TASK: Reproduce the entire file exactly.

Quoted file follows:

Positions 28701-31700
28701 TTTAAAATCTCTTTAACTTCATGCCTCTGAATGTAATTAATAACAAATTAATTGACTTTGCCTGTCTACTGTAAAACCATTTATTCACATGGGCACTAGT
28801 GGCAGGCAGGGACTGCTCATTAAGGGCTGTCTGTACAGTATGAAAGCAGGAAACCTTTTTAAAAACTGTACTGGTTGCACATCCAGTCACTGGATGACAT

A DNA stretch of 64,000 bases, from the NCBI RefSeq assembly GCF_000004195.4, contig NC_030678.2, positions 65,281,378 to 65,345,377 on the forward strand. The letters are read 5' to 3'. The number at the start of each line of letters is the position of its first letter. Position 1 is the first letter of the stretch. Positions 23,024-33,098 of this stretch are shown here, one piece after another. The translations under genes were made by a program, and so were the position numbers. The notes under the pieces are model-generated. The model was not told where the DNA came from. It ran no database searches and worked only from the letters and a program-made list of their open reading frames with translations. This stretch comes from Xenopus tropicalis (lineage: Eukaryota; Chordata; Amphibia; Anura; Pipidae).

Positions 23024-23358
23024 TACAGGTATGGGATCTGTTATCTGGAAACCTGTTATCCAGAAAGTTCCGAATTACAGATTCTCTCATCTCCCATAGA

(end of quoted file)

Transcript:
Positions 28701-31700
28701 TTTAAAATCTCTTTAACTTCATGCCTCTGAATGTAATTAATAACAAATTAATTGACTTTGCCTGTCTACTGTAAAACCATTTATTCACATGGGCACTAGT
28801 GGCAGGCAGGGACTGCTCATTAAGGGCTGTCTGTACAGTATGAAAGCAGGAAACCTTTTTAAAAACTGTACTGGTTGCACATCCAGTCACTGGATGACAT

A DNA stretch of 64,000 bases, from the NCBI RefSeq assembly GCF_000004195.4, contig NC_030678.2, positions 65,281,378 to 65,345,377 on the forward strand. The letters are read 5' to 3'. The number at the start of each line of letters is the position of its first letter. Position 1 is the first letter of the stretch. Positions 23,024-33,098 of this stretch are shown here, one piece after another. The translations under genes were made by a program, and so were the position numbers. The notes under the pieces are model-generated. The model was not told where the DNA came from. It ran no database searches and worked only from the letters and a program-made list of their open reading frames with translations. This stretch comes from Xenopus tropicalis (lineage: Eukaryota; Chordata; Amphibia; Anura; Pipidae).

Positions 23024-23358
23024 TACAGGTATGGGATCTGTTATCTGGAAACCTGTTATCCAGAAAGTTCCGAATTACAGATTCTCTCATCTCCCATAGA